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Magma - Attahk CD (album) cover





3.72 | 425 ratings

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The Quiet One
Prog Reviewer
3 stars Jazz Rock Attahk

Magma's Attahk was my first purchase from Zeuhl foundators and it gave me mixed thoughts of them: some jazz rock, odd language and use of it, dark(generally), catchiness? All of these came to my mind when I listened to this; of course, the ''odd language'' was really about the language they created/invented, very inventive I must say; the way they use that language(Kobaian) is incredible, it's capable to create a lot of melodies which I can barely think of a 'real' language is able to do; dark mainly for the overall mood of most of the songs, created by the language and bass; catchiness, well the use of their language besides making dark moods and avant-gardish style, can also bring a lot of groove, which are fun to follow(despite being difficult to follow, lol).

The album starts with the breath-taker, The Last Seven Minutes, a Zeuhl track which compromises the Jazz Rock aspects the most, with an unbelievable drum/bass rhythm; as well with Avant-Garde here and there created by the vocals harmonies; as well as the catchiness I've been talking about earlier, created by the great vocals of Christian, as well created by the funky rhythm from the bass/drums. Overall, a killer opener, full of great harmonies and musicianship.

Spiritual is what I would call Zeuhl-friendly, an odd gospel/blues song. It contains nothing more than catchiness with a groovy rhythm a la Ray Charles' What I'd Say, to specify: the part in which Ray sings with the women: ''Oh! Uh! Oh!, etc, just that this time it is in Kobaian.

Rinde is a wonderful piano piece sung by Stella Vander, with a dark mood created by the backing vocals and by the way Stella express' her words. Wonderful piece.

Liriik Necronomicus Kanht has the killer bass/drum rhythm of The Last Seven Minutes, though the difference is that that's the only thing this song has besides some great parts created by the vocals, the song is quite repetitive and doesn't develop as The Last Seven Minutes did. Still a quite good song for the already mentioned aspects.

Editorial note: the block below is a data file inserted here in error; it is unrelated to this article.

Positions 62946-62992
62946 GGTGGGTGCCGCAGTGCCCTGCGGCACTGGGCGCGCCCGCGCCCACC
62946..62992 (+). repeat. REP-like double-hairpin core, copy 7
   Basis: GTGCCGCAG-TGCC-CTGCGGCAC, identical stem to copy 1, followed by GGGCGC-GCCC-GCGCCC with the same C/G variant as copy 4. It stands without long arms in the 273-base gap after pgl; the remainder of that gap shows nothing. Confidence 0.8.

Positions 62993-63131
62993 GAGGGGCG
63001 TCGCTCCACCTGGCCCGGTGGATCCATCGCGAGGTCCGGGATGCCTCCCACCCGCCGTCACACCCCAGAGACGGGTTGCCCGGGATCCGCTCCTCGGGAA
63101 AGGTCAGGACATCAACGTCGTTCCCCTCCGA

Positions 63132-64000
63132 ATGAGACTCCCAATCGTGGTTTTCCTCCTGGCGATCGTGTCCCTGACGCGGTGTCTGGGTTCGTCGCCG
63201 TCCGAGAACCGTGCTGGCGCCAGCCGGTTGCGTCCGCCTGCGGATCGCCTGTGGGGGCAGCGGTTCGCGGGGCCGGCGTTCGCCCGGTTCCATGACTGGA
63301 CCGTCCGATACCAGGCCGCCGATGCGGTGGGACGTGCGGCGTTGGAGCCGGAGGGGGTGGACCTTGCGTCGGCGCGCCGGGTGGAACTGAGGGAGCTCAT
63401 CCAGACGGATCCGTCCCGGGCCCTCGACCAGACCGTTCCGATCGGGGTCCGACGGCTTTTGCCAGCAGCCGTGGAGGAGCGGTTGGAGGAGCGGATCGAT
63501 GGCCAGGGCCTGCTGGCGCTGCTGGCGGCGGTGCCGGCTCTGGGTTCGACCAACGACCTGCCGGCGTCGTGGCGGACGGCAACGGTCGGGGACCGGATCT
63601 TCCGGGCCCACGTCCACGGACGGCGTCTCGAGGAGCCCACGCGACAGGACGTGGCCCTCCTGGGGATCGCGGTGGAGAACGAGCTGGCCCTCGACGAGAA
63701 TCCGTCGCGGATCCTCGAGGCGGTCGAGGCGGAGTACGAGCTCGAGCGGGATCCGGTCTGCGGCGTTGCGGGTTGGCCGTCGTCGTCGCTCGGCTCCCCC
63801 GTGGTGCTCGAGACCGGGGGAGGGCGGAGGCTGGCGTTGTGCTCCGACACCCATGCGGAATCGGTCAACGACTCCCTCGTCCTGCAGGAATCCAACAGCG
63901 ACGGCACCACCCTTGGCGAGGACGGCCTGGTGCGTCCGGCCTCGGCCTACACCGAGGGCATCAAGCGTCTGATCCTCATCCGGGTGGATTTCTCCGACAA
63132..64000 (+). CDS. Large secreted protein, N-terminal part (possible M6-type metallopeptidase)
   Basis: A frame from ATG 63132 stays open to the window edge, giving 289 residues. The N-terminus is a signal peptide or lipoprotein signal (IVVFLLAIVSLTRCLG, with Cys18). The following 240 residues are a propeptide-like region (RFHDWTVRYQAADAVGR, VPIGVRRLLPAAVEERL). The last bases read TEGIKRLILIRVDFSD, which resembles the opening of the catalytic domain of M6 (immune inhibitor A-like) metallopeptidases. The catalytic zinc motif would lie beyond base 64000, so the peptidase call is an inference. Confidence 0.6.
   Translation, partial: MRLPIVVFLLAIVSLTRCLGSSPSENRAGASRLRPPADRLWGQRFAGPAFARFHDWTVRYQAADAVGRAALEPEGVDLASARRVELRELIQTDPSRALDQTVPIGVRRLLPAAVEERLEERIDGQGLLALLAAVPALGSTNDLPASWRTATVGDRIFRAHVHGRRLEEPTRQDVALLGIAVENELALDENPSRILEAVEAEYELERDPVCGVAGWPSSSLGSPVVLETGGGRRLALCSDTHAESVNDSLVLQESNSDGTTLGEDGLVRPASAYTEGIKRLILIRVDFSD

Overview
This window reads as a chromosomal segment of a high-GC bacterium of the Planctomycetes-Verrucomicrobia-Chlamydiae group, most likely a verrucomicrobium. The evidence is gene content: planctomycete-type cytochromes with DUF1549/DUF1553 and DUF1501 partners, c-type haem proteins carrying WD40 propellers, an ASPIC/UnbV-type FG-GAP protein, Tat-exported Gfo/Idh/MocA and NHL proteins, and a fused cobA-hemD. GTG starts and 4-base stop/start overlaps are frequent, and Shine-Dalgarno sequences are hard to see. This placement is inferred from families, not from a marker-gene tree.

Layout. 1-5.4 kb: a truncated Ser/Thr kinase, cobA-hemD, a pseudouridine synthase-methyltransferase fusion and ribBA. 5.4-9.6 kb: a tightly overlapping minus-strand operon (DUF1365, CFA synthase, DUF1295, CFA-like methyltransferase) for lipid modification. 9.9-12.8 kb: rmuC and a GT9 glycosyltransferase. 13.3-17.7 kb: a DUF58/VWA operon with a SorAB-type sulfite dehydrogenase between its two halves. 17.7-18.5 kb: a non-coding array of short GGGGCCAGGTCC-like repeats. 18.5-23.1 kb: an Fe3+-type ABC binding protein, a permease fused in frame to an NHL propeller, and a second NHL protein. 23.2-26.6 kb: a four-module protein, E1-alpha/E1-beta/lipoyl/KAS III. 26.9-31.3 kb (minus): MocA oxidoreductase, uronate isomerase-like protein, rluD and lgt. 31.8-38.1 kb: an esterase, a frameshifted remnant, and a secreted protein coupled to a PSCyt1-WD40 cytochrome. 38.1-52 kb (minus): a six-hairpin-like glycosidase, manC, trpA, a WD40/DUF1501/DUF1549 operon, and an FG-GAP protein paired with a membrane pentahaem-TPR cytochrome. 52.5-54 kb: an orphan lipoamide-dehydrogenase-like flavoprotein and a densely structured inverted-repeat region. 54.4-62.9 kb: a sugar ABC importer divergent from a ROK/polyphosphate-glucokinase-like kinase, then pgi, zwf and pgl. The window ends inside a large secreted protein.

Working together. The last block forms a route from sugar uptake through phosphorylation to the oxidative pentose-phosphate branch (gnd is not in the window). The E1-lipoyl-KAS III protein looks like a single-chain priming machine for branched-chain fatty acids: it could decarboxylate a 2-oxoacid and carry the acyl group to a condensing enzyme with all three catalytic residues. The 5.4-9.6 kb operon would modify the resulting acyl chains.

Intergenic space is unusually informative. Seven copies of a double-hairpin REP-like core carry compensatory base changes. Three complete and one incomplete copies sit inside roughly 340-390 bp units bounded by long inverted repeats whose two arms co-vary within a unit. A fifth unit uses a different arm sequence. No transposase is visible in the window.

Maahnt another fantastic rhythm based song, with a somber/dark mood in the first 2 minutes, while the rest of the song has some very good synth stuff as well as trumpet/trombone stuff. The vocal delivery this time is decent, nothing special. A worthwhile song for those who like jazzy bass and synth work.

Dondai is a slow gentle piece, like Rinde but more elaborated; with 2 lead vocalists, with a subtle development, speeding up slowly through the vocals. The song also includes some subtle Chamberlin work(which is similar to a mellotron). Overall, one of the best songs of the album, without being bombastic on the vocals nor on the musicianship like in The Last Seven Minutes.

The album finishes, almost as good as it started with Nono. Opening with a catchy bass line, and soon Christian's drums/vocals and Benoit's keys enter. The song is in a quite speed-up rhythm created by Christian's hi-hat. The song evolves subtley, speeding up Guy's bass and with this the vocals, and soon a synth solo to come a la symphonic style. The song finishes as it started, dramatically with the repetitive ''nono, nono''(just think about it: ''no!, no!, no!'', there's something wrong on there in the studio, right?, hehe)

This is not typical Zeuhl, well Zeuhl is not typical, but well, you get it.... It's like to say Drama by Yes, or Trick of the Tail by Genesis, without comparing the potential of each of these albums, they're similar in style, in which each are great by their own rights, yet different from their classic stuff.

Definitely Attahk has its downfalls, and though overall it's not really excellent, this album manages to be a solid and unique album. The standout instrument in this album is definitely that unstoppable jazzy bass by Guy Delacroix, simply stunning all through the album.

3 stars: Recomended tp Jazz Rock fans who want to listen to an original twist of the genre, and its a good album for newbies, unless you're into Zappa and the whole Avant-Garde section, then start with M.D.K.

The Quiet One | 3/5 |


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